UTSA takes an important step in the program's brief history Saturday, appearing in its first-ever bowl game.
First-year head coach Frank Wilson led a three-game improvement from 2015, completing the Roadrunners' sprint to the postseason with a home win over Conference USA counterpart Charlotte on Nov. 26. UTSA fans stormed the Alamodome field to join the team in celebration.
Hoping to spoil the celebration, New Mexico seeks to defend home turf and pick up its first postseason win since 2007, when the Lobos won this very bowl game.
Bob Davie's done a remarkable job in his five seasons at New Mexico, inheriting a program that won just three games combined in the three seasons preceding his arrival. The 2015 Lobos reached the New Mexico Bowl and finished the campaign with a winning record. This year's squad has already rolled off eight wins, and went into the latter part of the season with an opportunity to win the Mountain West Mountain division.
A victory in the Gildan New Mexico Bowl would match the 2007 season as one of the best in Lobos history. All they have to do is deny UTSA some history of its own.
New Mexico Bowl: New Mexico vs. UTSA
Kickoff: Saturday, Dec. 17 at 2 p.m. ET
Where: University Stadium (Albuquerque)
Spread: New Mexico -7
Three Things to Watch
1. Multifaceted Rushing Attacks
Popular opinion among coaches facing an option offense dictates the more time a defense has to prepare, the more effective it will be in containing the offensive attack. UTSA head coach Frank Wilson and his defense will need that extra time to game plan for the Lobos.
Few teams employ the option as effectively as New Mexico, which led the FBS in rushing yards this season with 360.9 per game. What's more, the Lobos broke off a staggering 6.81 yards per carry.
The Lobos have a pair of running backs who eclipsed the all-important 1,000-yard milestone this season: Teriyon Gipson (1,209 yards with 12 touchdowns) and Tyrone Owens (1,084, 7 on just 134 carries; also missed the season finale). And, as with any effective option, New Mexico also features a dangerous playmaker at quarterback in Lamar Jordan (658, 3 on the ground alone).
The UTSA rushing attack isn't quite as prolific, but does employ a three-man look. Running backs Jarveon Williams and Jalen Rhodes combined for more than 1,500 yards and 17 touchdowns, while quarterback Dalton Sturm added 263 yards and four scores. It's not New Mexico's option, but the Lobo defense stopping UTSA's multifaceted ground game is just as key to a New Mexico win as slowing the option is for the Roadrunner defense.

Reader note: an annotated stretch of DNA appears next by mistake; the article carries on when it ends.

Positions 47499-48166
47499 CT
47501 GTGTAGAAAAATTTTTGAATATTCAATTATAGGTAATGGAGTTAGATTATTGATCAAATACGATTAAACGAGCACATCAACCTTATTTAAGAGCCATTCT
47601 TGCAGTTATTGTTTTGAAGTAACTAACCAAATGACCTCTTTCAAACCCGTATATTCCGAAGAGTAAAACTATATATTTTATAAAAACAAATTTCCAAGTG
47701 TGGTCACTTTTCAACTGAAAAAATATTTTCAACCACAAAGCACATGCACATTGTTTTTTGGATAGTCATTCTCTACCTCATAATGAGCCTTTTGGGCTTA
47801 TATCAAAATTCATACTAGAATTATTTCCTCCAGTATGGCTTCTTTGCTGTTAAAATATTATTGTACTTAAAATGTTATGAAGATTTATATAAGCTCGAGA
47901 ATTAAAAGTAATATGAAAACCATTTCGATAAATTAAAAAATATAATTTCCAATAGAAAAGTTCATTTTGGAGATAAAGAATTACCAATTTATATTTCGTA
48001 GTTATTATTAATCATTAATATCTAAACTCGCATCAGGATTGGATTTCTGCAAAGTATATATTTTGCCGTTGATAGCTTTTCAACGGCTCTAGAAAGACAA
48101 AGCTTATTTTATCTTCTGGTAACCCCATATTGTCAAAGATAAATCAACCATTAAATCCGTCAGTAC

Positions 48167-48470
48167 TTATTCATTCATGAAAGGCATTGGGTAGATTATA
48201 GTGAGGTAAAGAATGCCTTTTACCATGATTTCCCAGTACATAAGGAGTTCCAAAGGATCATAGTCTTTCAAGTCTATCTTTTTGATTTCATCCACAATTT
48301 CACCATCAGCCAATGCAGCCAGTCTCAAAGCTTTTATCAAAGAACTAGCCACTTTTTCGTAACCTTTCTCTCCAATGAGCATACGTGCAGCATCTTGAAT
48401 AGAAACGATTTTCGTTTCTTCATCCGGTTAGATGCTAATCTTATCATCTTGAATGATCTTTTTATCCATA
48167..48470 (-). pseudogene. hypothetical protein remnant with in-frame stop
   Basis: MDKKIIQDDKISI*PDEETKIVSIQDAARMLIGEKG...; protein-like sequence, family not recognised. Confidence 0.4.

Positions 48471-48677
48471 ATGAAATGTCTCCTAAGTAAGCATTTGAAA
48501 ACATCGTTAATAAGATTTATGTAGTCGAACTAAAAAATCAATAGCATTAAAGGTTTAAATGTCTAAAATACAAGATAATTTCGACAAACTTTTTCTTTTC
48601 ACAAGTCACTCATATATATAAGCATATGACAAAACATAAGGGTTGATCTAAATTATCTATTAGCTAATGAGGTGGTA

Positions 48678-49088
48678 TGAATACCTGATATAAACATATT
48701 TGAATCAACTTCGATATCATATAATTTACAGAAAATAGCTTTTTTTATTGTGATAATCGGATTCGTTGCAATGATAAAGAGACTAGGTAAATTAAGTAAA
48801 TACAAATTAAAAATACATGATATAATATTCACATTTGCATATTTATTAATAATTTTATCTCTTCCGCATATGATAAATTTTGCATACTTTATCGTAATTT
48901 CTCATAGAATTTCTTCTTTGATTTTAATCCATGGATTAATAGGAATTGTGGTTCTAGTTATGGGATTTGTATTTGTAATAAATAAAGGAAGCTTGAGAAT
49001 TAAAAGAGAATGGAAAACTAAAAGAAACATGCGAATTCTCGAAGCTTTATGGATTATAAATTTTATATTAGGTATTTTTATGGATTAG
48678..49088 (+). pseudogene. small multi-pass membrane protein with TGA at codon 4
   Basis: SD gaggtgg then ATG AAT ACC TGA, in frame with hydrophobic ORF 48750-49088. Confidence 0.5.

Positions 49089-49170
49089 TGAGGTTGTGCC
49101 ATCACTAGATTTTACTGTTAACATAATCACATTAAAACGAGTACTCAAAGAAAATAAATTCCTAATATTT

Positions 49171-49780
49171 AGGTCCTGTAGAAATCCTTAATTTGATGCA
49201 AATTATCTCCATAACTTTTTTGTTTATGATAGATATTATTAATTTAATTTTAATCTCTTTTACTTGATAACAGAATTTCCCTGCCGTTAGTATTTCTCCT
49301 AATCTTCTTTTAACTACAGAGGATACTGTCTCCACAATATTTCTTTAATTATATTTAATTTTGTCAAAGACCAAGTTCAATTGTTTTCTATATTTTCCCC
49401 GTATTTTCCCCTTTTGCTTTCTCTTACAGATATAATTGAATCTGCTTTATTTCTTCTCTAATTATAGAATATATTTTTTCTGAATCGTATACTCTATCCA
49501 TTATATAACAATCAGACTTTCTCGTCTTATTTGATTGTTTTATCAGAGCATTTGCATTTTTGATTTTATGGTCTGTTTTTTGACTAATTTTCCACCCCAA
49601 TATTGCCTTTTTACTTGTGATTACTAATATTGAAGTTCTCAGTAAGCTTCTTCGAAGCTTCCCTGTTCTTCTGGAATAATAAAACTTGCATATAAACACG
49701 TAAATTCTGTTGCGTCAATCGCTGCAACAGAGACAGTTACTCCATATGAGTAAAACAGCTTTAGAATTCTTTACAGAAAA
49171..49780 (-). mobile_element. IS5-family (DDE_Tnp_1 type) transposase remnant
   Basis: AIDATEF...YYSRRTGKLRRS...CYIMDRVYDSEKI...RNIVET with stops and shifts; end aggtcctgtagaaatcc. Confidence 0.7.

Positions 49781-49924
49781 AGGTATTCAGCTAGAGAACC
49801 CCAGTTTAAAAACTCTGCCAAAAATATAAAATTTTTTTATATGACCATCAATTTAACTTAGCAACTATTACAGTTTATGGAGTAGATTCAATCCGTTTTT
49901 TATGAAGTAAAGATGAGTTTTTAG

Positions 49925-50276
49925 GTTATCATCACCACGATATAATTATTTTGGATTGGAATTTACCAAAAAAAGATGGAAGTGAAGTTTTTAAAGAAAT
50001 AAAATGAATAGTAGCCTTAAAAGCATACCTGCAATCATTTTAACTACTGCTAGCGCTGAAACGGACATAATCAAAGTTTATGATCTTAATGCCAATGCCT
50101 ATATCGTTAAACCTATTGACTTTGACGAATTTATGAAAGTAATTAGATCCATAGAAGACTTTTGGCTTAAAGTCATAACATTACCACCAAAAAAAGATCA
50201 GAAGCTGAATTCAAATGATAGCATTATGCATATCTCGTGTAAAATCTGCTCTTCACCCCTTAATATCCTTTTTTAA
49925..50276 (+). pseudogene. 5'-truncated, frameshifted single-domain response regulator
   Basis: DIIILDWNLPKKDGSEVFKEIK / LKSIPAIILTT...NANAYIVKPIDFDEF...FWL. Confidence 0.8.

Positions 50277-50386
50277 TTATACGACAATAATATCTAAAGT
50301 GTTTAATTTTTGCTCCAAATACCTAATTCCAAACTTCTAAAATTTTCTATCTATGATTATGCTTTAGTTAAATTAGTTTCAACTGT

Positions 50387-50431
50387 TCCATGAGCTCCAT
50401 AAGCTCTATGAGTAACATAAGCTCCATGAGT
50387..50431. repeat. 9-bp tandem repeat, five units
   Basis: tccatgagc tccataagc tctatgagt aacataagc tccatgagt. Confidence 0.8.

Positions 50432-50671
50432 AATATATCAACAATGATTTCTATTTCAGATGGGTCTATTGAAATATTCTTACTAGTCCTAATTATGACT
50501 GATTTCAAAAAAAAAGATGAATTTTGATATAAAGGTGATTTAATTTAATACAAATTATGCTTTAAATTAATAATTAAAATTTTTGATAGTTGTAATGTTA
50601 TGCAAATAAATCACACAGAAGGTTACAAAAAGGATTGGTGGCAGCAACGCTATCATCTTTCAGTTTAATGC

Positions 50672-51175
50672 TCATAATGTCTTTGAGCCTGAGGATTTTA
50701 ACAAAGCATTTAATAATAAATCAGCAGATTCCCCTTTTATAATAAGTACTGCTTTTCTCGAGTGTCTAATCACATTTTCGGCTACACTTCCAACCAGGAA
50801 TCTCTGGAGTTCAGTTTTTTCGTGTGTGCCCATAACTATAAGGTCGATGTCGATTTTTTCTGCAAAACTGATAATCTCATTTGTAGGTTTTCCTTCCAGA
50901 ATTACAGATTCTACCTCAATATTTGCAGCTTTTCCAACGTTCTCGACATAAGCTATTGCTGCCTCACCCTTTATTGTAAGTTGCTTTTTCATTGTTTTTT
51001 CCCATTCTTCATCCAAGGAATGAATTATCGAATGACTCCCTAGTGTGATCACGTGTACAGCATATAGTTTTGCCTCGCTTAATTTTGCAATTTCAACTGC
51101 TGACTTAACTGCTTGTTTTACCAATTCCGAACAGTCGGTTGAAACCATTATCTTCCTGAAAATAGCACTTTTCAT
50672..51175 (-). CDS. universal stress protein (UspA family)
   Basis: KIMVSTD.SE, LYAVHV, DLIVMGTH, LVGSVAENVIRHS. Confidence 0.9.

2. Clock Management
New Mexico dominates time of possession, as one might expect of an option offense. Sitting on the ball for an average of 34 minutes, 11 seconds per game, the Lobos wear down opposing defenses with long drives that allow little time for opponents to catch their breath.
UTSA doesn't just need to prevent New Mexico from scoring points early -- though that is a pretty obvious key to the Roadrunners' prospects of victory. For the sake of the big picture, UTSA must find ways to get off the field early, and keep defenders who will see a bevy of cut blocks fresh for the second half.
Three-and-outs are critical, as the Lobos have not given away many possessions on the campaign. New Mexico's 14 turnovers are tied for 18th-fewest among all FBS teams.
3. Give Sturm A Chance
Roadrunners quarterback Dalton Sturm showed flashes of brilliance throughout this 2016 campaign, including a three-touchdown game against Arizona State early in the season.
Sturm's performed particularly admirably when accounting for the high number of sacks (43, No. 125 in the FBS) UTSA has yielded through the season. While Sturm takes blame for a few, his pocket shrinks quickly and limits his accuracy. He's completed less than 60 percent of his passes on the year, but he's relatively free of turnovers with just five interceptions.
When he has time and room to operate, Sturm distributes the ball among a wide range of targets. Four Roadrunners have at least three touchdowns on the campaign, and five have gone for 200 yards or more. With New Mexico bringing an aggressive pass rush, keyed by lineman Garrett Hughes and linebacker Dakota Cox, Sturm will need to get the ball out quickly.
Besides Strum, the Lobos should expect to see Jared Johnson, a senior who started his collegiate career at FCS member Sam Houston State, get some snaps at quarterback for UTSA. Johnson has seen limited action this season, but the plan is for him and Strum to share the QB duties against the Roadrunners.
UTSA first kicked off with official games in 2011, playing an FCS transitional season. Through a stint in the now football-defunct WAC, to membership in Conference USA the last couple seasons, UTSA has continued to grow. As first-year head coach Frank Wilson told reporters following the Charlotte win, via GoUTSA.com, "it's just the beginning" for Roadrunners football.
Indeed, the ceiling for UTSA football is high, and Wilson is more than capable of helping the Roadrunners reach it. In the New Mexico Bowl, however, securing the program's first bowl win is a tall task.
Davie's done a masterful job in Albuquerque, revitalizing a program that was arguably the worst in FBS when he took over. The Lobos' tenacious defense and option offense present serious matchup problems for the Roadrunners. Look for UNM to join the 2007 and '97 teams as nine-game winners.
Prediction: New Mexico 42, UTSA 24
(Top photo courtesy of via GoLobos.com)